I have found myself taking fewer photographs these days compared with my earlier guiding years. Despite still loving and having a deep interest in photography; I feel more and more drawn to purely watching animals and immersing myself in their presence. This however is a compilation that I have built up over the last couple weeks and the diversity of animals represents my interest in all the creatures of this beautiful wilderness, both large and small.
Enjoy The Week in Pictures!
One of the Tsalala lionesses laps up water from a small pool before glancing into the rising sun; creating the perfect opportunity to catch this glint of sunlight in her eyes.
A group of wildebeest gather in the morning light. With the shift of seasons, the difference in the light is one of the obvious changes we’re experiencing. Beautiful soft lit mornings and evenings are what we have to look forward to.
A close up of the Tamboti young female’s feet as she balances on the branch of a tree. Powerful muscles, sharpened claws that are kept retracted until necessary and a long tail for balancing help these animals to scale trees to extraordinary places.
An Emerald spotted wood dove drinks from a shallow pool. Notice the beautiful green iridescent spots on its wings which give it its name and which are so often missed when the bird is seen in flight.
The Kunyuma male looks towards the vehicle from the boughs of a marula tree.
A group of dwarf mongoose gather at the entrance to their burrow. They are typically rather skittish creatures and so we had to sit patiently before they became accustomed to our presence and allowed me to capture this photograph.
The Tsalala cubs now about 4 months old; boisterous and full of energy.
A yellow billed story perches above a waterhole. These birds eat predominantly fish, frogs, aquatic insects, worms and crustaceans.
The Tamboti Young Female watches a herd of impala from the fork of a marula tree. Leopards use trees as comfortable resting spots, to stash their kills but also because they provide fantastic vantage points to scan for prey.
One of the Matimba males captured when the coalition were feeding on a giraffe carcass trapped in a small pan. Despite their typical dislike for water, the wet nose and body of the lion show what lengths they will go to for a free meal.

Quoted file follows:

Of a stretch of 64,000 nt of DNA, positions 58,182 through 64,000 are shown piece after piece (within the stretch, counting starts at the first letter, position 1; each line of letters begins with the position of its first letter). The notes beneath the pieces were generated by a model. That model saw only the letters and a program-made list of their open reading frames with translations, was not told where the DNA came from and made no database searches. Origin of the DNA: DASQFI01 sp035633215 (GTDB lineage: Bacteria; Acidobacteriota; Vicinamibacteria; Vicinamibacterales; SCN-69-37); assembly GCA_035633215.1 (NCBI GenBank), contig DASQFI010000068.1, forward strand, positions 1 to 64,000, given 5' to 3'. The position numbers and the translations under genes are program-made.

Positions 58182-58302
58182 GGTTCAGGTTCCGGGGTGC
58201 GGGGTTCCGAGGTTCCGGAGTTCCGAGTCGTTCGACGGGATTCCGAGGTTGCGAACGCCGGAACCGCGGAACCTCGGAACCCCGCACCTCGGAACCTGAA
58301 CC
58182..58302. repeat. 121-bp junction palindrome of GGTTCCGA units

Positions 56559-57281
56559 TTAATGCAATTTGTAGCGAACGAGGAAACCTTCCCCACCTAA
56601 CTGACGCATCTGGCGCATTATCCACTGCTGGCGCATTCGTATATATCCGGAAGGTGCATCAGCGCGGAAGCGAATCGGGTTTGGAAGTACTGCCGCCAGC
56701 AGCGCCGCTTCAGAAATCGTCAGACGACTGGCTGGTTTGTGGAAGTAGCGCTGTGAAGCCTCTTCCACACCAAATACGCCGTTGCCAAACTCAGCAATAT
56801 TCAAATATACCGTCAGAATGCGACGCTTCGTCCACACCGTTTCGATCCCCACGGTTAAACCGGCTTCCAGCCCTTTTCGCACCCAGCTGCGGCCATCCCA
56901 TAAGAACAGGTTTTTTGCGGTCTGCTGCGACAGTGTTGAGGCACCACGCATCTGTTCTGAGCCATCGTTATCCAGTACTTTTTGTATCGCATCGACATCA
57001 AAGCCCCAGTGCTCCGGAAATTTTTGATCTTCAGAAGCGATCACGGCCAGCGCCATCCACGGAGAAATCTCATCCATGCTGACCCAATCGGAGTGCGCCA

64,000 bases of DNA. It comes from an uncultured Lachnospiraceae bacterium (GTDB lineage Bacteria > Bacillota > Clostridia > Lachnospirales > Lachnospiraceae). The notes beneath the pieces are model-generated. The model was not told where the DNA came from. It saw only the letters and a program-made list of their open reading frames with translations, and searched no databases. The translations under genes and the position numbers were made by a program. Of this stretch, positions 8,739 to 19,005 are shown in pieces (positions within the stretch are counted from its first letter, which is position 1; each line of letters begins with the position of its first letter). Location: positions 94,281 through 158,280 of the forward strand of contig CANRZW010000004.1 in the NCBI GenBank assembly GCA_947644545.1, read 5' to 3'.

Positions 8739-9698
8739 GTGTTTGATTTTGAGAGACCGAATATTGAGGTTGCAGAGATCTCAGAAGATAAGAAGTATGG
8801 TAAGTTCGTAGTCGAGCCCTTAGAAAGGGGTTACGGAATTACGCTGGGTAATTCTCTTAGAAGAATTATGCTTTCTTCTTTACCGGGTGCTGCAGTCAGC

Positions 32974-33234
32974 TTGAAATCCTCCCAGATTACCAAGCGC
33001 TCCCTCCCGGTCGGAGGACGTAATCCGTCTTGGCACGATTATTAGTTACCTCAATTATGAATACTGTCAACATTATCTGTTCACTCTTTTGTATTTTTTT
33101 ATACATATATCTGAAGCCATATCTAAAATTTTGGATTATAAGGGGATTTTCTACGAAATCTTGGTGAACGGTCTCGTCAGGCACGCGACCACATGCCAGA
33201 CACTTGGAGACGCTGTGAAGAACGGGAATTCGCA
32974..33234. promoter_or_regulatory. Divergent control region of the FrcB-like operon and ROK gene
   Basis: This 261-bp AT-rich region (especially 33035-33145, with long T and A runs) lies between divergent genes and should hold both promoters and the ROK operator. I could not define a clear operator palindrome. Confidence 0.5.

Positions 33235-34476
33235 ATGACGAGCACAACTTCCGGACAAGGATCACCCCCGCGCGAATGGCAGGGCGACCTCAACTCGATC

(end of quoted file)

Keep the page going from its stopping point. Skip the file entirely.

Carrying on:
A herd of buffalo rest in the open areas of Londolozi, inundated with flies. To avoid the irritation by these flies, buffalo will often wallow and cover their skin in mud.
The two new additions to the Tsalala pride scamper along the edge of a semi dry pan, attempting not to slip into the mud. Notice the spotting of their young coats which they will slowly lose with age.
A zebra captured in golden morning light. This soft light of winter allows for more opportunities like this to play with backlighting.
A Tsalala cub laps up mud from a drying pool.
A large herd of buffalo wake from an evening of rest. Normally these herds will move and feed during the day and rest together in tight groups at night for greater safety from predators.
A Matimba male finishes off a yawn. Despite popular belief, yawning is not necessarily a sign of tiredness for the cats and in fact, they tend to yawn and groom before they begin moving.
A capture of the full moon rising. Watching the shift in the moon cycle and the extraordinary night sky is one of my favourite things about living in the bush.
The Kunyuma male stares directly into the camera. It was a treat to see this particular male leopard as he is not one we see very often.
How is the Otter hunt coming along?
PS Loved the Tsalala cub drinking
Is that Karula’s boy Kunyuma? He is a handsome fellow. Thanks for the wonderful pictures. Beautiful.
Loved your “Weeks in Pictures,” Andrea. The mud-encrusted buffalos is a wonderful moment caught of these fascinating beasts! Brava!
Great images. I particularly like the leopard foot on the tree.
Andrea, great photos. I have been wondering if you managed to identify the male leopard in the Marula tree- great to know his name. His tail curl is fantastic.
Thanks for the week in pictures. It seems like in pictures that dwarf mongoose fur looks almost irridescent. Is there a reason for this and do they look like that in person? I have only seen them on the run.
Beautiful pictures Andrea! I love seeing the little Tsalala cubs…they’re so sweet! Where did the Kunyuma male come from…Kruger, or one of the neighbouring Game Reserves?
Great pictures. I especially enjoyed the drawf mongoose. Reminds me of a late afternoon spent with Nick Kleer, Rob and Amanda watching a family of drawf mongoose shuttling their babies between dens.
Andrea Campbell, Thank you so much and many times for the beautiful photos of Kunyuma male. I’m so happy to see that He is safe.
This very special boy is one of the 2 males of Karula female 4th litter. They were born in December 2012. He was sired by Mvula male. So he is a younger half-brother to Torchwood male who spent some times on Londolozi in 2013, before heading West.
I love that boy!
Thank you for all these great pics! There are many familiar individuals…Kunyuma, Karula’s son and Quarantine male’s brother, has always been my favorite with his snarling attitude towards humans. He is a lonely rider (i think). He has grown a good looking and strong male. Hopefully he agrees to show up more often.
Thank you for sharing such beautiful photographs. Loved every one!